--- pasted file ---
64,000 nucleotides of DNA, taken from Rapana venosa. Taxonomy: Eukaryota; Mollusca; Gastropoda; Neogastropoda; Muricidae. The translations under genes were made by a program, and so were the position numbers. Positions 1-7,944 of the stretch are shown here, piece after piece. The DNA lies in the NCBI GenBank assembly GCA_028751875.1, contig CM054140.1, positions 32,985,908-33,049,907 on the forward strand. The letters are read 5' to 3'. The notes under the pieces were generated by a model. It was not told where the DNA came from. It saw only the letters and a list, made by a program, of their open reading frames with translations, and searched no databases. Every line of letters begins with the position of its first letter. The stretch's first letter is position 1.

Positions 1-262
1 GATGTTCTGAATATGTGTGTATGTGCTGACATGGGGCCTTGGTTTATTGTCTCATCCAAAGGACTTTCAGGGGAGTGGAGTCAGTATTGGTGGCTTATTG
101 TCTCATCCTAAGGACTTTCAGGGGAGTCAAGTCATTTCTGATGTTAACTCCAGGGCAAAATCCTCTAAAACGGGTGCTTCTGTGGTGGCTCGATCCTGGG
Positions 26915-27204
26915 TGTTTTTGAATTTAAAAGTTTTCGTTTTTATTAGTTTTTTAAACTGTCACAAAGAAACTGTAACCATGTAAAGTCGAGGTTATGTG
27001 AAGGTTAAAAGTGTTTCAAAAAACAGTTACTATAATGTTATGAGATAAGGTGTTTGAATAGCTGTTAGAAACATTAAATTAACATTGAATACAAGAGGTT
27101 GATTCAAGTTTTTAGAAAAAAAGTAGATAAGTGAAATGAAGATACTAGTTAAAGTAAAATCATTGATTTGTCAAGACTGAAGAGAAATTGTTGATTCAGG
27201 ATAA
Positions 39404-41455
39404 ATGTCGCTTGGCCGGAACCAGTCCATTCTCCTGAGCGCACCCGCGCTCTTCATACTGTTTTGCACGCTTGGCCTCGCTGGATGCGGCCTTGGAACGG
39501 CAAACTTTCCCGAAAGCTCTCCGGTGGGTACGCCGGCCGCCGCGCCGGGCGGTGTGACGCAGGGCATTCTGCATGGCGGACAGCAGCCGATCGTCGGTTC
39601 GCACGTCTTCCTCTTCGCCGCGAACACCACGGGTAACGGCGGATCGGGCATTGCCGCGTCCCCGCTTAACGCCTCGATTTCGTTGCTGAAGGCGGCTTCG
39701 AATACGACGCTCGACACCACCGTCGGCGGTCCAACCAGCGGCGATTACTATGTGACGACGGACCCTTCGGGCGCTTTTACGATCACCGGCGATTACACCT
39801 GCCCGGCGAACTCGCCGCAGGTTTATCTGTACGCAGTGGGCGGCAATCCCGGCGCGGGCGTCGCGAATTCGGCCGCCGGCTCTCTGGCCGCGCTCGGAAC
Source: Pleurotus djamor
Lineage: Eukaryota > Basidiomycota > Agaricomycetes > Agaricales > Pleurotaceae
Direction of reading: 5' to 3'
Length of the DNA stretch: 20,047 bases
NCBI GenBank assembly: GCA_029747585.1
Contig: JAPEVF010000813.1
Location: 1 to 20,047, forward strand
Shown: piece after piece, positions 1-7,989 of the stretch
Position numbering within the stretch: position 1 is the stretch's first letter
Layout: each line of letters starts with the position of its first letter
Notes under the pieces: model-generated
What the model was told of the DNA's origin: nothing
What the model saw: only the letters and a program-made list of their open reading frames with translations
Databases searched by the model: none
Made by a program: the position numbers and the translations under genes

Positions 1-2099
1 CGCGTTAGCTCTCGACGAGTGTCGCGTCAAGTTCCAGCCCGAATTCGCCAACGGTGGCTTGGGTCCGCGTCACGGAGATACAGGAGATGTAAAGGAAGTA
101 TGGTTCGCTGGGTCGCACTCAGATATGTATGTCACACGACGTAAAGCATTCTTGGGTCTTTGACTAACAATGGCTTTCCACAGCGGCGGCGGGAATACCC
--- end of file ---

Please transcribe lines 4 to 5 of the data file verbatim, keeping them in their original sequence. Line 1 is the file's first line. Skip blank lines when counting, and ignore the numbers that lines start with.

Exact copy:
101 TCTCATCCTAAGGACTTTCAGGGGAGTCAAGTCATTTCTGATGTTAACTCCAGGGCAAAATCCTCTAAAACGGGTGCTTCTGTGGTGGCTCGATCCTGGG
Positions 26915-27204